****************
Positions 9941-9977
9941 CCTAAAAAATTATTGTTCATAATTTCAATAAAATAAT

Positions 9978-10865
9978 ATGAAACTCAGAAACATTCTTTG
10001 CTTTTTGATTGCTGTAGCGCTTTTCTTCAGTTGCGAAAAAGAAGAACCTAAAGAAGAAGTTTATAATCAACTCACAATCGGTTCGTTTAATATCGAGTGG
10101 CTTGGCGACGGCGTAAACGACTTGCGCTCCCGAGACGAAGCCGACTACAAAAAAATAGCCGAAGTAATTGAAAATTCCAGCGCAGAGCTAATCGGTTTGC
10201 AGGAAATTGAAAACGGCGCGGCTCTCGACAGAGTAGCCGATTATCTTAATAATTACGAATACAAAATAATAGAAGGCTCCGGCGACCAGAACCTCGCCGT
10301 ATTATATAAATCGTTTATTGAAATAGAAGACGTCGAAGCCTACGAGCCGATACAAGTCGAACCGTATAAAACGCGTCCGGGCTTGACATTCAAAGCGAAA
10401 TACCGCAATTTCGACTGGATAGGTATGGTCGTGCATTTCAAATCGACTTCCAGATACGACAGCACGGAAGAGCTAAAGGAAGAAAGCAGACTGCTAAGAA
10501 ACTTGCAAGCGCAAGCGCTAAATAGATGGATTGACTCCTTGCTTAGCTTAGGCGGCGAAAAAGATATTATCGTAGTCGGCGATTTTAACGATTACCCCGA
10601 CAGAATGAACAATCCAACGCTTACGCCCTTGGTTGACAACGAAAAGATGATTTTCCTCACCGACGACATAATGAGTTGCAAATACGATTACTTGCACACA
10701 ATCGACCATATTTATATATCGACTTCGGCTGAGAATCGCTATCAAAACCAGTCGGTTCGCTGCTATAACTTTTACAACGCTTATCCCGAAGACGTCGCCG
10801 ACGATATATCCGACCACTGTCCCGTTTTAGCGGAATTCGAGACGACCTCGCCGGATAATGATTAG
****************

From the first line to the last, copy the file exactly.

Positions 9941-9977
9941 CCTAAAAAATTATTGTTCATAATTTCAATAAAATAAT

Positions 9978-10865
9978 ATGAAACTCAGAAACATTCTTTG
10001 CTTTTTGATTGCTGTAGCGCTTTTCTTCAGTTGCGAAAAAGAAGAACCTAAAGAAGAAGTTTATAATCAACTCACAATCGGTTCGTTTAATATCGAGTGG
10101 CTTGGCGACGGCGTAAACGACTTGCGCTCCCGAGACGAAGCCGACTACAAAAAAATAGCCGAAGTAATTGAAAATTCCAGCGCAGAGCTAATCGGTTTGC
10201 AGGAAATTGAAAACGGCGCGGCTCTCGACAGAGTAGCCGATTATCTTAATAATTACGAATACAAAATAATAGAAGGCTCCGGCGACCAGAACCTCGCCGT
10301 ATTATATAAATCGTTTATTGAAATAGAAGACGTCGAAGCCTACGAGCCGATACAAGTCGAACCGTATAAAACGCGTCCGGGCTTGACATTCAAAGCGAAA
10401 TACCGCAATTTCGACTGGATAGGTATGGTCGTGCATTTCAAATCGACTTCCAGATACGACAGCACGGAAGAGCTAAAGGAAGAAAGCAGACTGCTAAGAA
10501 ACTTGCAAGCGCAAGCGCTAAATAGATGGATTGACTCCTTGCTTAGCTTAGGCGGCGAAAAAGATATTATCGTAGTCGGCGATTTTAACGATTACCCCGA
10601 CAGAATGAACAATCCAACGCTTACGCCCTTGGTTGACAACGAAAAGATGATTTTCCTCACCGACGACATAATGAGTTGCAAATACGATTACTTGCACACA
10701 ATCGACCATATTTATATATCGACTTCGGCTGAGAATCGCTATCAAAACCAGTCGGTTCGCTGCTATAACTTTTACAACGCTTATCCCGAAGACGTCGCCG
10801 ACGATATATCCGACCACTGTCCCGTTTTAGCGGAATTCGAGACGACCTCGCCGGATAATGATTAG